NYC Nudges Property Owners to Install Green Roofs
New York City is offering building owners another incentive to put soil rather than asphalt on their roofs.
The city’s Department of Environmental Protection in February announced up to $3 million in grants for green roofs and other infrastructure projects that help reduce storm-water runoff. The grants are part of the NYC Infrastructure Plan, a long-term plan to improve the water quality of the city’s harbor by capturing and retaining storm-water before it enters the sewer system.
New York City’s sewer system, like that of many other older cities, combines storm-water and wastewater in a single pipe, which is problematic during heavy storms. The system quickly becomes overwhelmed and discharges a mix of both storm-water and raw sewage — called a combined sewer overflow or CSO — into New York Harbor.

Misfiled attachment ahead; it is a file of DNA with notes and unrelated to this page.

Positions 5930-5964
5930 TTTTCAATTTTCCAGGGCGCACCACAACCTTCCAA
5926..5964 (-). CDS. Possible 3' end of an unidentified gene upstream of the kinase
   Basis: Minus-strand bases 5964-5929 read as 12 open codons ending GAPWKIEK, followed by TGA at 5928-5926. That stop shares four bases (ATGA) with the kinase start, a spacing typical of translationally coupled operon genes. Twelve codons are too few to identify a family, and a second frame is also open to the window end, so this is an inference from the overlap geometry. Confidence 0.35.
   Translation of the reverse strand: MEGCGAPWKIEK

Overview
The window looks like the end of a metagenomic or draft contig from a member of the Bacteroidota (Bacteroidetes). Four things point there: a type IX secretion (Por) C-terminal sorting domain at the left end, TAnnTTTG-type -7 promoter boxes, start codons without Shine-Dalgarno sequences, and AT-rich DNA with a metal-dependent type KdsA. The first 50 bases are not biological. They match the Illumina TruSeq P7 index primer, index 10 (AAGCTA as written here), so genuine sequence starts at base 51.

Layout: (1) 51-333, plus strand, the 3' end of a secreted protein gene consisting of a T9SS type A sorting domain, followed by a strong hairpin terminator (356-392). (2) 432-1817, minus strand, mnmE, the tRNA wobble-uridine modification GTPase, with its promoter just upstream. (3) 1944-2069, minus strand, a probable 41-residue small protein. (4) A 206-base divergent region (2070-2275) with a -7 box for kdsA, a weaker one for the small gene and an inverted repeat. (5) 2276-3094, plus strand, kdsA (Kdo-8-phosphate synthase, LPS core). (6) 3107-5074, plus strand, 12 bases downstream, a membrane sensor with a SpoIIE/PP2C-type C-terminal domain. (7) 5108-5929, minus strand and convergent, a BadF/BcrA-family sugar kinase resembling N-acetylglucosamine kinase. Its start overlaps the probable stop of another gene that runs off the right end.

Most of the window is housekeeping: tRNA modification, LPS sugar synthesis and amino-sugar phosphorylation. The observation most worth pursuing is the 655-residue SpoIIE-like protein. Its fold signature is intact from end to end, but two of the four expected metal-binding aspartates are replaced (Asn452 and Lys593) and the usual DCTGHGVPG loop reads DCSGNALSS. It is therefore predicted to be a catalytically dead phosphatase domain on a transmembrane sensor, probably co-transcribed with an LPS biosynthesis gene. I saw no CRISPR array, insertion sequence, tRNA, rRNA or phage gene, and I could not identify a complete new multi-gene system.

Vegetated roofs are akin to giant sponges, helping to minimize the rainwater that flows into the antiquated sewer system. Other infrastructure projects that help reduce CSOs include tree pits, porous pavement, street-side swales, and rain barrels, all of which are eligible for grant money.
In addition to the grants, building owners are eligible for a property tax abatement of up to $100,000 for installing green roofs.
For more information on the grants, click here.
Entry filed under: Local Food Production, Rooftop Gardening, Urban Agriculture. Tags: combined sewer overflow, CSOs, grants, green roof grants, green roofs, New York City Department of Environmental Protection, NYC Infrastructure Plan, porous pavement, rain barrels, street-side swales, tree pits.